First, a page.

Most freshwater native fish and amphibian species are impacted by loss or degradation of stream habitat, water pollution, drought, non-native fish and aquatic animals, flood control facilities, water diversions and changes in the watershed from fire that result in erosion and debris flows. Recent fires have also impacted fisheries by extirpating whole populations or filling spawning areas with ash and sediment. While water resources in Southern California are strained, there are still six native fish species that survive in local creeks and streams in the Inland Empire. The arroyo chub, Santa Ana sucker, Santa Ana speckled dace, three-spine stickleback, rainbow trout and the desert pupfish.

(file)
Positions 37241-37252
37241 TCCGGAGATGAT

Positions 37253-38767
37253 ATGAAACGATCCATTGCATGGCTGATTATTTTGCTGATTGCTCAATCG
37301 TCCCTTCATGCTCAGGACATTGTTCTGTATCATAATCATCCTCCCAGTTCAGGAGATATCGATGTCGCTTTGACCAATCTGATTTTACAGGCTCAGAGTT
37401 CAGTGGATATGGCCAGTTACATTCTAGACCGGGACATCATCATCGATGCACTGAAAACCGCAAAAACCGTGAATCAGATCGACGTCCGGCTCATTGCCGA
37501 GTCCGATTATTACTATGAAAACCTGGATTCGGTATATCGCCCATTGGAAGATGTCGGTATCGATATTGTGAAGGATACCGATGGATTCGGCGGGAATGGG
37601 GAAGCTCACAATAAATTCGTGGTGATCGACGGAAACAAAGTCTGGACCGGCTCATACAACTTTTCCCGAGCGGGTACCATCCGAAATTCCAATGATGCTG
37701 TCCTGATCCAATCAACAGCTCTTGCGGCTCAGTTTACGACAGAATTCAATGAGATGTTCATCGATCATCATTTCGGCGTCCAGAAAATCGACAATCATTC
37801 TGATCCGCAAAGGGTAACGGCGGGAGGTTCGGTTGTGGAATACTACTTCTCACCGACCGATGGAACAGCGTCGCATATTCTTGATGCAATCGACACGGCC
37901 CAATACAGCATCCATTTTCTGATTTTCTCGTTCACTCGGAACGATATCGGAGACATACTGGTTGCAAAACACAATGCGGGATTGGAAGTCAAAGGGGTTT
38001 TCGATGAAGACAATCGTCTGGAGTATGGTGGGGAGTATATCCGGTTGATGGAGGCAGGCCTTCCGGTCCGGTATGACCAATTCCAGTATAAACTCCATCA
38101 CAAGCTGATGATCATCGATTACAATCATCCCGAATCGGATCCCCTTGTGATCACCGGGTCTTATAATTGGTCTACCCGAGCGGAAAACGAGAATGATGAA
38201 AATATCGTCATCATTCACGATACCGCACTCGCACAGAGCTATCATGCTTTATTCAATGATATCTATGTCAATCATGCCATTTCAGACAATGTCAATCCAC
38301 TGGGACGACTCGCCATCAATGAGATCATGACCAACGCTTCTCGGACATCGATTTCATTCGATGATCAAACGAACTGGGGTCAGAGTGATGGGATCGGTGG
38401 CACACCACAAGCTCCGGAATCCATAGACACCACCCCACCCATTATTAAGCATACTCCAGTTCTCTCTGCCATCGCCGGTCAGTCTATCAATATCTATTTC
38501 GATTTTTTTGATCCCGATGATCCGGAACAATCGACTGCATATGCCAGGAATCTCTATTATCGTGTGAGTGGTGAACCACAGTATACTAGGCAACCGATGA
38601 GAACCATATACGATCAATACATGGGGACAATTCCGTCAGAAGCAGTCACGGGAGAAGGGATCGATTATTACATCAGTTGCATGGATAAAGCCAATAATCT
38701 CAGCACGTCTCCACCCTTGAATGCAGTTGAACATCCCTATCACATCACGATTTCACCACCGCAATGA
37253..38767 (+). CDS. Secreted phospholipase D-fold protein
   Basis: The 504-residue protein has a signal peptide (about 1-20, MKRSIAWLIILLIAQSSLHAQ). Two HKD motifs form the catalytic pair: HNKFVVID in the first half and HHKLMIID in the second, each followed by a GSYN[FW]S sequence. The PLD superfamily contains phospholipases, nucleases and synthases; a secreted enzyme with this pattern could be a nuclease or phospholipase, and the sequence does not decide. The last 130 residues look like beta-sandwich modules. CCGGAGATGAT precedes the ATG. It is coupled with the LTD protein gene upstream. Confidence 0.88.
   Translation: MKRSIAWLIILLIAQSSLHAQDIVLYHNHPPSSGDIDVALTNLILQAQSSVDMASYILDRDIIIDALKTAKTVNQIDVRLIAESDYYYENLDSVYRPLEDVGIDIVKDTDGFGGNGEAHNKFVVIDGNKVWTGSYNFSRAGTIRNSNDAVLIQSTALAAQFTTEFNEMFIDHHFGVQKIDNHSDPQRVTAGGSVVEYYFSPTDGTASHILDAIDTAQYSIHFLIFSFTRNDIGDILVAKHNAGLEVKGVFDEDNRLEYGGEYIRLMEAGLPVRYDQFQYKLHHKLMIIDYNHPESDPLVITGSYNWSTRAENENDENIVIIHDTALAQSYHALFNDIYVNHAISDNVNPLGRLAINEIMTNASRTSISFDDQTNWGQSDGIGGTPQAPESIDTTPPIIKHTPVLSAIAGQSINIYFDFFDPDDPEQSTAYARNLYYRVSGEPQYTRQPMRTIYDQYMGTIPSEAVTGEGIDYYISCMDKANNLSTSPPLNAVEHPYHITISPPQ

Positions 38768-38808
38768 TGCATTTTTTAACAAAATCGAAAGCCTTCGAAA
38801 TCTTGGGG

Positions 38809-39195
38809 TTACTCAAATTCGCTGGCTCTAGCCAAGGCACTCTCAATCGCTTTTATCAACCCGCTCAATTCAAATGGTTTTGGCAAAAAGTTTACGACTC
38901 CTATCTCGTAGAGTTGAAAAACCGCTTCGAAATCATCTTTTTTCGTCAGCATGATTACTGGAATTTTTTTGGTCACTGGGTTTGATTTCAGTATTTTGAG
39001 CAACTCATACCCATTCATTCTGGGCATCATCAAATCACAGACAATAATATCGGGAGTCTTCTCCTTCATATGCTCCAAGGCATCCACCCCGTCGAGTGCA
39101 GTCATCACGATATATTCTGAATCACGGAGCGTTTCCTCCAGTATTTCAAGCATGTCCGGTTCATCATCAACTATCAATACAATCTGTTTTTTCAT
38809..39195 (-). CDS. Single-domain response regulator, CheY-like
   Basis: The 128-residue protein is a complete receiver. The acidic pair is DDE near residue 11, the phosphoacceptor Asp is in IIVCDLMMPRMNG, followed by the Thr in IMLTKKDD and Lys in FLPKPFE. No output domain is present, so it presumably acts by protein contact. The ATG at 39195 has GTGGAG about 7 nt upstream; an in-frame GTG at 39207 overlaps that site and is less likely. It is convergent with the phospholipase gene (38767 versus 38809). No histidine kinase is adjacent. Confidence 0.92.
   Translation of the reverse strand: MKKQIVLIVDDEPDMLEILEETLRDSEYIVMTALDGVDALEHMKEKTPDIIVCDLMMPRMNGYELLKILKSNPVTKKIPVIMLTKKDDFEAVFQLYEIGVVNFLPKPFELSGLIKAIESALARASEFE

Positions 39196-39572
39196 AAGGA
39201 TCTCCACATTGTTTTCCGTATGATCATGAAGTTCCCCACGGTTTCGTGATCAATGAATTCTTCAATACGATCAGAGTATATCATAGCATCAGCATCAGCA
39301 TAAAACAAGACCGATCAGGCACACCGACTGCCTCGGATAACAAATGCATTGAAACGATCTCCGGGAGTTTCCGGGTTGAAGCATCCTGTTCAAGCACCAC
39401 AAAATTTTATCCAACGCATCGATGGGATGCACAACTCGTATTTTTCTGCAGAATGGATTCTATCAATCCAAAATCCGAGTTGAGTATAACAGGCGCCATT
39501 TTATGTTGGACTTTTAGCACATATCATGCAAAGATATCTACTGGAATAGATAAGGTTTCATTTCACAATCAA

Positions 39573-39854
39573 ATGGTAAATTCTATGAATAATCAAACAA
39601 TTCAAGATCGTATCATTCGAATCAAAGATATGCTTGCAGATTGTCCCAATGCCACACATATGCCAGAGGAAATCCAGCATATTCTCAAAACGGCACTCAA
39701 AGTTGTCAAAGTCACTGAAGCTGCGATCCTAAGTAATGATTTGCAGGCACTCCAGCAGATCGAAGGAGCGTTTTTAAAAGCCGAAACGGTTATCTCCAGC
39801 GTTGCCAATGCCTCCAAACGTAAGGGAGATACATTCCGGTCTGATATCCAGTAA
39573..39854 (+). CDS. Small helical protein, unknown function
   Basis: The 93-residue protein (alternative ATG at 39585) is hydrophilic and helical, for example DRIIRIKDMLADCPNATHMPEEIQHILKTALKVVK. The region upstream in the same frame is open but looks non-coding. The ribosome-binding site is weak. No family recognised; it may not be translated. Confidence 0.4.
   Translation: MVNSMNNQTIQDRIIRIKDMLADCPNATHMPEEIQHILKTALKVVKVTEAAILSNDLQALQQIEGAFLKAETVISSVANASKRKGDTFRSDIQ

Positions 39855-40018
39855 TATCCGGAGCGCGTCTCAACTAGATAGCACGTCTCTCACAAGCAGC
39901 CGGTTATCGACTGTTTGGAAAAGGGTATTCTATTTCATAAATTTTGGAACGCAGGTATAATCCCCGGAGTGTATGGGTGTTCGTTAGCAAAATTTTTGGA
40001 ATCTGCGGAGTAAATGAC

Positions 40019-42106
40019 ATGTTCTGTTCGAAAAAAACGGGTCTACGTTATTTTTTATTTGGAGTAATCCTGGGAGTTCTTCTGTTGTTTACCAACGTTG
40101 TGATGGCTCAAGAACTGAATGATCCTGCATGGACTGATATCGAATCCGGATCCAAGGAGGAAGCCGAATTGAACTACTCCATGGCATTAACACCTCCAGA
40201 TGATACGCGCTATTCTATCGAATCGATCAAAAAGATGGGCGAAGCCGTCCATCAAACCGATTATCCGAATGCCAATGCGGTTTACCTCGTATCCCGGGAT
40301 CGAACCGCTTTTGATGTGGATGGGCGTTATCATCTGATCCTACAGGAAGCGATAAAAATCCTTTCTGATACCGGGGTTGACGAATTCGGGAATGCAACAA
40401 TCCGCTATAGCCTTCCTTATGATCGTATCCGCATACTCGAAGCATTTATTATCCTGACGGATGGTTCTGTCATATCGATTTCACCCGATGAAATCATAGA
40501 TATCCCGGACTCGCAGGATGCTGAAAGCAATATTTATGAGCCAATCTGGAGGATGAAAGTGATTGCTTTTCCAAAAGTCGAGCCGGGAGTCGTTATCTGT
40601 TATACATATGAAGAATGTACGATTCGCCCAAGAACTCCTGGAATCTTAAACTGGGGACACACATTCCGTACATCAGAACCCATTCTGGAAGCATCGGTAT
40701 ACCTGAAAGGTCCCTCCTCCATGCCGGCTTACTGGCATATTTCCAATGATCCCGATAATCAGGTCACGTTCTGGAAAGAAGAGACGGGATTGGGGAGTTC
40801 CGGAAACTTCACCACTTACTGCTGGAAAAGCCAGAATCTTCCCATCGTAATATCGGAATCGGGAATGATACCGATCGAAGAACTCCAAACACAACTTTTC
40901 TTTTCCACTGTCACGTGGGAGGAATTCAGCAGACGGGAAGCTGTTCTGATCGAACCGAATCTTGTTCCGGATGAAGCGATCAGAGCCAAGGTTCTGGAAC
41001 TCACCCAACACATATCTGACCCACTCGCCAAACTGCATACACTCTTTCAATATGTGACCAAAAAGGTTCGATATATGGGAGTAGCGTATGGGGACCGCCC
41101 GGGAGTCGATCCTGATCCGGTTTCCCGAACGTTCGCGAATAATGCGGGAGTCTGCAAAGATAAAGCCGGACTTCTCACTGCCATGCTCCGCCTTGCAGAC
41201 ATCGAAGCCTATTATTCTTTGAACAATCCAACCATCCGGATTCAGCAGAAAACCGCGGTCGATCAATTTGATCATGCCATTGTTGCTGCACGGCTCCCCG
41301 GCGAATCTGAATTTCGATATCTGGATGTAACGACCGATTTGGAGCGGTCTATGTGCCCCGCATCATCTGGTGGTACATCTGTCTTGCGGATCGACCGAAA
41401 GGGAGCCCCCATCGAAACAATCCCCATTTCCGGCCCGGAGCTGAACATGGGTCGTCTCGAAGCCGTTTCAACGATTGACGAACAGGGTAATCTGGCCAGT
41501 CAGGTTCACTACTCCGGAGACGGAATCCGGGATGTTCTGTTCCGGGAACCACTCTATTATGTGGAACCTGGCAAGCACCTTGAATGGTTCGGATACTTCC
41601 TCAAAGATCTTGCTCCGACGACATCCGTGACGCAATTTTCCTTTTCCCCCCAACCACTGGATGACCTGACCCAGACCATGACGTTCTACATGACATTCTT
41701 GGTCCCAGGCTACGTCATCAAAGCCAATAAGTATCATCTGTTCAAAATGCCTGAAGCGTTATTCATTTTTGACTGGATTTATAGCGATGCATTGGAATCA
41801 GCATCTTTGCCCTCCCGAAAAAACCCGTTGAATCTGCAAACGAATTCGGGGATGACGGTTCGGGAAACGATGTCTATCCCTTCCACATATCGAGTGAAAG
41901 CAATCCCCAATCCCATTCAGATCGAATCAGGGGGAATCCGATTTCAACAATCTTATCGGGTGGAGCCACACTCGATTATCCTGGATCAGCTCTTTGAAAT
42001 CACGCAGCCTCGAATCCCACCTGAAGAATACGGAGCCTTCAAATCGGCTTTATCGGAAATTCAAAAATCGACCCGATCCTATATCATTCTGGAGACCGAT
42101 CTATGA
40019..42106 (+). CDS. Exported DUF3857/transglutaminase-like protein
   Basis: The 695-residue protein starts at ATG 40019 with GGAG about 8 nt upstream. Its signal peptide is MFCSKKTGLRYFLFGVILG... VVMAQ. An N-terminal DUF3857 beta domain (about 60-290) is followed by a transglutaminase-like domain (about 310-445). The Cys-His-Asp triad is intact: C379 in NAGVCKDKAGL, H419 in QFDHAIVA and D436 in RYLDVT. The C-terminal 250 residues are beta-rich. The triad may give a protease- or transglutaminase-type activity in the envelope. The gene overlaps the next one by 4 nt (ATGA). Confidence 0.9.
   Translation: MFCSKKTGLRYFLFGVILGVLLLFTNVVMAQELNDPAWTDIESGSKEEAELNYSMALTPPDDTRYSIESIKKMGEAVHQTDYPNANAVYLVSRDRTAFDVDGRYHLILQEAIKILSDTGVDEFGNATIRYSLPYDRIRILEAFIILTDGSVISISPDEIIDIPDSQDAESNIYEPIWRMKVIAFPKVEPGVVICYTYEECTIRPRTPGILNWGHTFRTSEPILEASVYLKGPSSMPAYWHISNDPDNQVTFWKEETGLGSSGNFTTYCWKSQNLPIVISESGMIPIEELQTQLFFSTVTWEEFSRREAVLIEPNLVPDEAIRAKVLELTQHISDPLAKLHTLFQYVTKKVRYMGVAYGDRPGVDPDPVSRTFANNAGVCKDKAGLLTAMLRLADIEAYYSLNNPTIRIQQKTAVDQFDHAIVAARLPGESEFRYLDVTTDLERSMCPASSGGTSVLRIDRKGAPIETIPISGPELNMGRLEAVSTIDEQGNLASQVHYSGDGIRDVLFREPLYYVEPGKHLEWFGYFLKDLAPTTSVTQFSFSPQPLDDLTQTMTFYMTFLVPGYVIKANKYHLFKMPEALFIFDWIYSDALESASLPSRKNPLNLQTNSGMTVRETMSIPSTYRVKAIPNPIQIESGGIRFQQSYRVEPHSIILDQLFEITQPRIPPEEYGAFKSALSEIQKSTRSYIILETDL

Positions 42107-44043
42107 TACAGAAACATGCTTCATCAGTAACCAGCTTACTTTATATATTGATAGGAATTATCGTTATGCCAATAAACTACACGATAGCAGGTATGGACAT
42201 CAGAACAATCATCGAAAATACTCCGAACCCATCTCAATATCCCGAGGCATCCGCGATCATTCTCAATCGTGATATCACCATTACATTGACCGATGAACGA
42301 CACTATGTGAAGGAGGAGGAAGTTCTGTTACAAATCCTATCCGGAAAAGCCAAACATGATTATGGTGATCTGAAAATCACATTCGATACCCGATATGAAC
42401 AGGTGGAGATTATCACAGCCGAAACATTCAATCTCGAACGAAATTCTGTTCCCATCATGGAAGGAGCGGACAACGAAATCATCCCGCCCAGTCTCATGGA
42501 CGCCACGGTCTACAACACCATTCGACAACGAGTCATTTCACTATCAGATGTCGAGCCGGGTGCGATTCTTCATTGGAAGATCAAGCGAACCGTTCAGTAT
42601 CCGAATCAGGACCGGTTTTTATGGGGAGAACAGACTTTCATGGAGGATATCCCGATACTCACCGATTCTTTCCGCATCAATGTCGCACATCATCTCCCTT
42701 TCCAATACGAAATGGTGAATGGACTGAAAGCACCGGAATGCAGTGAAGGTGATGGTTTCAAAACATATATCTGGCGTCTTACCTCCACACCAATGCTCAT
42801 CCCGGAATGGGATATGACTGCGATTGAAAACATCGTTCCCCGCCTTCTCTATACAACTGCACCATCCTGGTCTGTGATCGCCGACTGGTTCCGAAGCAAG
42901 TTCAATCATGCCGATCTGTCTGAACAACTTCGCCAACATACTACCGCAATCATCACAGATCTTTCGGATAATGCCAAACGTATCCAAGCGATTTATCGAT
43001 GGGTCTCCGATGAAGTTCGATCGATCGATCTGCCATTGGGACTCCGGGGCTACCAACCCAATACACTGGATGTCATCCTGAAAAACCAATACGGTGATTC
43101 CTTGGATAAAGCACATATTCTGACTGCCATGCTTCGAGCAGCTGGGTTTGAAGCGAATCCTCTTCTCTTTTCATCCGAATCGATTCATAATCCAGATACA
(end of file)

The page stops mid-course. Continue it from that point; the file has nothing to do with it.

Over the last decade, the RCRCD has reared and reintroduced to the Santa Ana and San Jacinto Rivers and their tributaries over 5,000 fish. While these translocation and reintroduction projects are aimed at increasing the viable population of fish in the wild, they also provide opportunity to study and research fish in captivity.
Some of the RCRCD’s special aquatic projects include:
- Creating controlled streams to study and recover native fish, including the threatened Santa Ana Sucker, a native to the Santa Ana River and its tributaries;
- Monitoring water quality in several local streams including Temescal Wash;
- Surveying amphibians and fish in Coldwater, Mayhew and Horsethief Creeks.